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Mixing Glossary

Axial Mixing: The blending of fluid along its direction of flow.  Static mixers by themselves do very little axial mixing.  This means that a static mixer can only blend the components in a particular plane passing through the housing.  Bartlett Engineering can design supplemental devices that can be used with static mixers to improve axial mixing.

BMV: The BMV style mixer element consists of corrugated plates stacked in alternating orientations which caused the fluid flow paths to "cross" so that many zones of micro turbulence are created.  This style of mixer is most common because it has a high mixing efficiency to pressure drop ratio, and in turbulent flow applications it achieves mixing in a short distance which is particularly useful in applications which require high pressure or high alloy housings.  This style mixer traces its roots to the well established Koch Engineering "SMV".  

BMX: The BMX style mixing element consists of crossed flat blades which cause many instances of flow stream cross sliding and splitting.  The BMX element is ideal for high viscosity applications such as plastic blending.  The origin of the BMX element is found in the Koch Engineering "SMX" style element.

Radial Mixing: The blending of fluid streams perpendicular to the direction of flow.  Bartlett Engineering static mixers are very effective at this type of mixing.

Mixer Element:  The "element" is internal component that causes fluid stream blending.  Our most common elements are the BMV (Bartlett, mixer, vane) and the BMX (Bartlett, mixer, “X” style) elements.  We almost always recommend removable elements because the additional cost for us is minimal, and a non-removable element should be considered to be not cleanable.

Mixer Housing:  The unit which holds the mixing elements.  Bartlett Engineering offers housings in any material in which pipe can be obtained (high nickel alloys, TFE lined, PVC, fiberglass) or some materials in which pipe cannot be purchased, but which can be fabricated from rolled and welded material.

Mixing Efficiency:  The index of how well a mixer has mixed the entering flow streams.  It is the quotient of the standard deviation of the variation in composition divided by the portion of the flow stream that makes up the added material.  It is commonly written as “sigma over 'x' bar.”  Although this unit can be used as a quick gauge of the thoroughness with which a mixer will mix two streams, the weakness of the mathematics must be kept in mind when two streams of nearly equal proportions are mixed.  As an example, when two equal streams are mixed the value of “x bar” is 0.5.  When a large standard deviation (sigma) is divided by a large “x bar” then a small (and ostensibly good) mixing efficiency number seems to be the result.  The value of the mixing efficiency can be misleading in instances of nearly equal quantities of the mixed streams.  A perfect example of this is an epoxy putty mixing application where nearly equal flow rates are mixed.  As a result, an unacceptably large variation in homogeneity would be hidden when it was divided by a large value of “x bar.”  In epoxy mixing applications the variation of the outlet stream needs to be more homogeneous than the typical mixing efficiency of 0.05.

Reynolds Number:  The ratio of the dynamic fluid forces to the viscous fluid forces.  Though the units of the numbers used do not literally compare the dynamic to the viscous forces of a fluid flowing through, over, or around an object; research data compiled using this formula allows the prediction of the velocity at which laminar flow ends and turbulent flow begins.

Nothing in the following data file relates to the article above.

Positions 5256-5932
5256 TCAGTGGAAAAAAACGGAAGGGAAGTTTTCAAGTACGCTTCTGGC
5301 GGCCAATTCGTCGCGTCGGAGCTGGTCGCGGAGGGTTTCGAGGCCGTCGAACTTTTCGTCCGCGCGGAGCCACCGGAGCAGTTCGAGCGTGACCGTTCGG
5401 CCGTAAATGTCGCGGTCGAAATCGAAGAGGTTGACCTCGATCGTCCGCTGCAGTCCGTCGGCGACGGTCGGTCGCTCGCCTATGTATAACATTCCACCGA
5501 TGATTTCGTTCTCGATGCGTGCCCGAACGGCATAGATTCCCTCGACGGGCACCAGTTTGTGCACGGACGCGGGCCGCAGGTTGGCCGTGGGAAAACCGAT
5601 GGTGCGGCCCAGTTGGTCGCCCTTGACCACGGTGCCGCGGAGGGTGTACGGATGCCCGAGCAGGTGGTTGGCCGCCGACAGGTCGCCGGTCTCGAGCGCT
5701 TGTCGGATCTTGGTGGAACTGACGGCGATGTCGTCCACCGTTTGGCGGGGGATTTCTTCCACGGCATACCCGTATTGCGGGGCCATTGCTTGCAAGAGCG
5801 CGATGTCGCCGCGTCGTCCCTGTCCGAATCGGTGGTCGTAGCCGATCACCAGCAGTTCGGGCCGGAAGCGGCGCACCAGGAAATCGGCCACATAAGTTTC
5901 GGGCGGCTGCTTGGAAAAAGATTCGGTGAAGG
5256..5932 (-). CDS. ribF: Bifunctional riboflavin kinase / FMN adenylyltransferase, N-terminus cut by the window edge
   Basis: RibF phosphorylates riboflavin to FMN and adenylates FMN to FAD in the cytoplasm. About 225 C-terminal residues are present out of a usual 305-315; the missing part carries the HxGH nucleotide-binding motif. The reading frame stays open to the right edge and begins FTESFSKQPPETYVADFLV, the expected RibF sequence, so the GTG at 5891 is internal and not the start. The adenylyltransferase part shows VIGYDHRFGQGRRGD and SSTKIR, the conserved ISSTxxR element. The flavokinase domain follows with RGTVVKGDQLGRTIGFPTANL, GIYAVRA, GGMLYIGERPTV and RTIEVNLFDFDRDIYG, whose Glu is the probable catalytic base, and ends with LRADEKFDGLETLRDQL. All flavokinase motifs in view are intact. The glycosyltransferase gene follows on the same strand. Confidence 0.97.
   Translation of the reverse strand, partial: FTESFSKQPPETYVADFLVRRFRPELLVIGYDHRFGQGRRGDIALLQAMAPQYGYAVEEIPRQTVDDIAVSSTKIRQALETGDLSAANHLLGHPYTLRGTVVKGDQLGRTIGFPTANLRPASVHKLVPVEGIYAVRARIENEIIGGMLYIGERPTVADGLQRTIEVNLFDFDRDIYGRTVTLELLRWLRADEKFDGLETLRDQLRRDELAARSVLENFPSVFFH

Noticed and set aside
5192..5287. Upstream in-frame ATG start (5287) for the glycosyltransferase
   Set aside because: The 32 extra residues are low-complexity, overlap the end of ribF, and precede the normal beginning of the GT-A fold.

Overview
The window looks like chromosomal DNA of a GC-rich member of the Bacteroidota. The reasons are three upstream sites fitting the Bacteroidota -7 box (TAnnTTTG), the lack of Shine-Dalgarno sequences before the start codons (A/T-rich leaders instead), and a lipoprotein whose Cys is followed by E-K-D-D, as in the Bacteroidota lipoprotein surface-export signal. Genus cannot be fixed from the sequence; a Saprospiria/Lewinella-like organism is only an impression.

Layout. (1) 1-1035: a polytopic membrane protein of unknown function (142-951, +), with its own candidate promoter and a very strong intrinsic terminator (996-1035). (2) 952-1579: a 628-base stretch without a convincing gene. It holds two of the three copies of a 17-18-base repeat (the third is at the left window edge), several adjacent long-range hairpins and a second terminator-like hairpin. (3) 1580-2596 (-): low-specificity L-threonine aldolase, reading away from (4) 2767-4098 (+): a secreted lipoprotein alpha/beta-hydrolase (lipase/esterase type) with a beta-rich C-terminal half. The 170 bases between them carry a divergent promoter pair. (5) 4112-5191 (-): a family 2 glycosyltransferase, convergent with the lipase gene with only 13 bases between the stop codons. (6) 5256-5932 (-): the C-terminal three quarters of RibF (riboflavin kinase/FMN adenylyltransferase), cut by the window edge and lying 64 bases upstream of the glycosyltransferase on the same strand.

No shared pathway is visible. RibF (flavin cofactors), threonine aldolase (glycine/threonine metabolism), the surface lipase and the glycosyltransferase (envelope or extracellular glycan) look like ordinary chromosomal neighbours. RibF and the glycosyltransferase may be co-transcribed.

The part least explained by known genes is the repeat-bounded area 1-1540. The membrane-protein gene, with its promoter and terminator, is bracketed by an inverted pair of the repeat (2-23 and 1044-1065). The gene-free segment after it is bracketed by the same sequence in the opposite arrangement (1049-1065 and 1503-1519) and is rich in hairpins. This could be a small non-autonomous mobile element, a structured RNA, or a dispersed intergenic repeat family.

Turbulent Flow: Fluid flow characterized by microscopic tumbling of a fluid.  This tumbling is why turbulent flow is most effective for mass or heat transfer.  Some mixing is achieved in turbulent flow, but to achieve effective mixing without a static mixer, pipe lengths of up to 100 diameters or more may be required.

Laminar Flow:  Flow characterized by the sliding of fluid layers.  An example would be epoxy in a pipe at low velocity.  If a colored stream were added to this flowing epoxy, the colored stream would remain straight and in its location as the epoxy traveled down the pipe for many pipe diameters.  During laminar flow, heat transfer is primarily by conduction, and mass transfer is primarily by diffusion.  Both of these are very slow mechanisms.

Vane Type Element:  The Bartlett Engineering BMV element.  This element creates crossing flow channels that cause microscopic tumbling of the fluid between the two flow streams.  The mechanism which produces mixing is this tumbling which creates random trading of fluid from stream to stream.  In low viscosity applications, the BMV element produces the best mixing with the least pressure drop of any element design.

“X” Type Element:  The Bartlett Engineering BMX element.  This element consists of crossed bars at an angle to the flow stream (i.e., an “X”) which causes the flow stream to be cut and recombined.  At each cross section of the element, the flow stream is separated into 10 to 100 separate streams.  When compared to mixer elements which only separate the flow stream into two streams, it is easy to understand why the degree of mixing per element for the BMX is the best of any mixer available for laminar flow.  In laminar flow, pressure drop increases with every square inch of area over which the flow must travel.

Static mixers which require additional elements to achieve the same mixing effectiveness will have an increased pressure drop proportional to the additional metal area inserted into the flow stream.

We continue to add to this Static Mixer Glossary but if you have questions which are not answered here, please call one of our Static Mixer Specialists for personal assistance.

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